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International conference – The Picturesque : Visual Pleasure and Intermediality in-beteen Contemporary Cinema, Art and Digital Culture (Sapientia University, 2019)
October 25, 2019 - October 26, 201970EUR – 120EUR
International film and media studies conference – The Picturesque : Visual Pleasure and Intermediality in-between Contemporary Cinema, Art and Digital Culture
Sapientia University (Cluj-Napoca, Romania), October 25-26, 2019
Continuing our series of conferences dedicated to rethinking intermediality in contemporary cinema and visual culture, we propose to initiate a discussion around aspects of intermediality that may unfold from the perspective of the picturesque.
The much-debated notion inherited from the art theories of the late 18th century originally denoted both an aesthetic quality (something pleasing to the eye situated between the serenely beautiful and the awe-inspiring sublime) and a particular visual impression (something that looks like a picture in nature). It anticipated and later became deeply entangled with many of the ideas of Romanticism, of modernity and postmodernity by shifting the appeal of images from knowledge to imagination, sensation and mood, by applying the frame of art to life, or the frame of one art to another, and emphasising the abstract aesthetic value of a kind of pictured vision. Photography appropriated it as a strategy of so-called pictorialism and popular culture perpetuated it in various forms of spectacularization from the early dioramas and panoramas to today’s ubiquitous digital screens through which we continually reframe our lives in picturesque images.
The picturesque emerges therefore not only as a transversal concept in art history or visual culture, but also essentially connected to issues of intermediality and in-betweenness that we would like to bring into focus. In a “beautifully circular” dynamics (Rosalind Krauss), in a “conjunction of nature, picture, eye” (Geoffrey Batchen) a given moment of the perceptual array is connected to recognizable patterns in a picture which always reveals the form of one medium perceived in another (e.g. painterly tableaux in photography, film, installation art, photographic frames in film, photos that look like film stills, etc.). As such, the picturesque directs our attention to the sensuous aspects of intermediality and their relevance in our so-called postmedia age, when the “photographic”, “the cinematic” or the “painterly” can be seamlessly merged through digital technologies.
We would also like to address the controversial aesthetics of the intermedial picturesque that foregrounds instead of a sublime Gesamtkunstwerk-like effect the sheer visual pleasure of imageness, and to highlight its range in this respect from the decorative and the playful to the contemplative. Keeping in mind the potentially “troublesome” aspects of “pretty” images (Rosalind Galt), we encourage proposals to consider their “politics” as well, which can either align with what John Ruskin described as the “heartlessness of the picturesque” (i.e. delighting in images of ruin and decay), or can imply a reflexive acknowledgement of their underlying tensions between art and life (by engaging Raymond Bellour’s and Laura Mulvey’s “pensive spectator”).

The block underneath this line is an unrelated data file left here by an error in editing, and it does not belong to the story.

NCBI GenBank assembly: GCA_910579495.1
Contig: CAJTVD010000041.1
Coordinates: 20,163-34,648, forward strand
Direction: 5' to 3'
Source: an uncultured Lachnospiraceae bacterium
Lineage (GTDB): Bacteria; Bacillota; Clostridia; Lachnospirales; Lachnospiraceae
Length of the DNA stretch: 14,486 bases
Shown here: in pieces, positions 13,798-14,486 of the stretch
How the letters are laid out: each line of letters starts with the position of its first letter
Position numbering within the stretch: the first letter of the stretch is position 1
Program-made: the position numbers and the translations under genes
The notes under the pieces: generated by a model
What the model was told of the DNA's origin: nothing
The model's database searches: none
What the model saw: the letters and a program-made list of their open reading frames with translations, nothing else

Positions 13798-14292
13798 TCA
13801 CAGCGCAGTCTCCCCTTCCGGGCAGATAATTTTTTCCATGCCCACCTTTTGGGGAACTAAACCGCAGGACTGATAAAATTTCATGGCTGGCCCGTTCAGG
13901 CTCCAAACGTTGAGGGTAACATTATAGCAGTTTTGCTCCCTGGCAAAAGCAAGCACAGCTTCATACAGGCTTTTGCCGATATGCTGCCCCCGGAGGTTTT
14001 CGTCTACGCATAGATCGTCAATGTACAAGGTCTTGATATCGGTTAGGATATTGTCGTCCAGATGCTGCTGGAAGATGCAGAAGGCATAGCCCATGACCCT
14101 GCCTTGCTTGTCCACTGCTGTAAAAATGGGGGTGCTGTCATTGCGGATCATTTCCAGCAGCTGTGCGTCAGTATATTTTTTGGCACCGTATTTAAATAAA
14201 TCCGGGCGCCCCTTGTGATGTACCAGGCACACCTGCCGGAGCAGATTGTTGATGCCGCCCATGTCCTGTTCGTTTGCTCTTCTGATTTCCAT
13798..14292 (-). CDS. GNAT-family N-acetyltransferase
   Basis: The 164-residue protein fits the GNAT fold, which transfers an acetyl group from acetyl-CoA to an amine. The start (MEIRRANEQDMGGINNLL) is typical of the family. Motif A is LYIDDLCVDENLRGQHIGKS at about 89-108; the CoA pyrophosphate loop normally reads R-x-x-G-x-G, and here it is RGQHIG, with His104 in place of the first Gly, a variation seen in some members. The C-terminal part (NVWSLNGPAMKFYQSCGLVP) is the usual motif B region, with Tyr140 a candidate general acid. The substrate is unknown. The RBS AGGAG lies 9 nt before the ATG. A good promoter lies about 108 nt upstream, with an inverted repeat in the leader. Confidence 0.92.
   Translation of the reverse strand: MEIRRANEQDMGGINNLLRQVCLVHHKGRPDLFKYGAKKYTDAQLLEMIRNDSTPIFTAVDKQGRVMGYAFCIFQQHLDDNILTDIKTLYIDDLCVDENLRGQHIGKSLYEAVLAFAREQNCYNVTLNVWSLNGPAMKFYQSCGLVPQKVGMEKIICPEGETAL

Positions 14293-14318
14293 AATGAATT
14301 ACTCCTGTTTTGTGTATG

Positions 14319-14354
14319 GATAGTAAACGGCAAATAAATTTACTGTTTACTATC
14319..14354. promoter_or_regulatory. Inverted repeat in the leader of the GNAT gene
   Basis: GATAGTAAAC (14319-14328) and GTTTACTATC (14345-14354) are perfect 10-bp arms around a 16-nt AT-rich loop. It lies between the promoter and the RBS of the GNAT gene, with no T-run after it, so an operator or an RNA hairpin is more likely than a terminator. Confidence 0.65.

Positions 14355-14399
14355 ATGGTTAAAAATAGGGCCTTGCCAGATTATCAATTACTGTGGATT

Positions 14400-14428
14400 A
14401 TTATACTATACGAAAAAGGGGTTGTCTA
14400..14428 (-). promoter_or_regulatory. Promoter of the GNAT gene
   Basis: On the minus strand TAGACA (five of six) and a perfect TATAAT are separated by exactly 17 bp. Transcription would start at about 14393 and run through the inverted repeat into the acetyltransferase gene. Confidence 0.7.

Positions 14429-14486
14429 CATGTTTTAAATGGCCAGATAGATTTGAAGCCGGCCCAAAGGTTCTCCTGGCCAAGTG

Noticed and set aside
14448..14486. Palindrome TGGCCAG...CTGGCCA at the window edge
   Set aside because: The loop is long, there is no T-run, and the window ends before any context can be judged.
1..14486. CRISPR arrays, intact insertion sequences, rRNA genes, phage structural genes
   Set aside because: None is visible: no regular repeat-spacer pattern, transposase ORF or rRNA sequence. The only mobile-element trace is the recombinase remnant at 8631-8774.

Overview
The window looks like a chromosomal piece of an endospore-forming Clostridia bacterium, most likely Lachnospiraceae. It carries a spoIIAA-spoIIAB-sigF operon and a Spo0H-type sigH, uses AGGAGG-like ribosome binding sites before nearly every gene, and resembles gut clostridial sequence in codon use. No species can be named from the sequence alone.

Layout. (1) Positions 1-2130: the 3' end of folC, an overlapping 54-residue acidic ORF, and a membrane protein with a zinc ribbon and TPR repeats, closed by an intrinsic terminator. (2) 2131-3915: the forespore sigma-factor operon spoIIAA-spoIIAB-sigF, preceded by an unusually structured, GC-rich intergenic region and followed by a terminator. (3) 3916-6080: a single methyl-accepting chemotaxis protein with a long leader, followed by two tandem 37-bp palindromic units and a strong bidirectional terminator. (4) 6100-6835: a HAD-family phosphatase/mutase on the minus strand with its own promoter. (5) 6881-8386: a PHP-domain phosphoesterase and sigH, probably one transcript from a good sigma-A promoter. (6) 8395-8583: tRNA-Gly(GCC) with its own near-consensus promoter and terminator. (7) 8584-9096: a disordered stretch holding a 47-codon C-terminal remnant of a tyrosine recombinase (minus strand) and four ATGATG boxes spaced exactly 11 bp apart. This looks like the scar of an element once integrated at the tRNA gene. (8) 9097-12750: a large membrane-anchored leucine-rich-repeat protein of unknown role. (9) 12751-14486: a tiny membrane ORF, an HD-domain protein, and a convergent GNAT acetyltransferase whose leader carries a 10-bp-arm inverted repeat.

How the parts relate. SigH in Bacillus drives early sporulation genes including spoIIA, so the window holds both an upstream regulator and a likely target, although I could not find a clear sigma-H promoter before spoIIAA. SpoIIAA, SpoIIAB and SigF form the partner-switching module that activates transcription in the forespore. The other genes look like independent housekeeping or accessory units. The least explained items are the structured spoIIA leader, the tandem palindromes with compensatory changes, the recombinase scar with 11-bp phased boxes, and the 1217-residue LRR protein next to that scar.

Accordingly, we invite proposals to explore the variety of intermedial strategies that generate visual pleasures associated with the picturesque in a broad sense, and to uncover their intricate relations of in-betweenness.
Confirmed keynote speakers:
STEVEN JACOBS (Department of Art History, Ghent University), an art historian specialized in the relations between film and the visual arts. His research interests include the visualization of architecture, cities, and landscapes in film and photography. He is the author of: The Wrong House: The Architecture of Alfred Hitchcock (2007), Framing Pictures: Film and the Visual Arts (2011), The Dark Galleries: A Museum Guide to Painted Portraits in Film Noir (2013, with Lisa Colpaert) as well as the co-author of Screening Statues: Sculpture and Cinema (2017), and The City Symphony Phenomenon: Cinema, Art, and Urban Modernity Between the Wars (2018).
LAURA MULVEY (Department of Film, Media and Cultural Studies, Birkbeck, University of London), one of the most influential film theorists of our time. Her major works include: Visual and Other Pleasures (1989/2009), Fetishism and Curiosity: Cinema and the Mind’s Eye (1996/2013), Citizen Kane (BFI Classics series 1992/2012), Death 24x a Second: Stillness and the Moving Image (2006), together with groundbreaking articles on narrative film, feminist film theory, the aesthetics of stillness in the moving image, etc. She is also an avant-garde filmmaker who co-wrote and co-directed with Peter Wollen and Mark Lewis several experimental essay films.
Conference fee (which includes participation, conference buffet and banquet): 120 EUR, special fee for participants from post-communist/communist countries: 70 EUR.
A selection of papers based on the conference presentations will be published in our department’s international, peer reviewed journal (Acta Universitatis Sapientiae. Film & Media Studies) indexed in several international databases.
You can contact the organizers at this e-mail address: email@example.com
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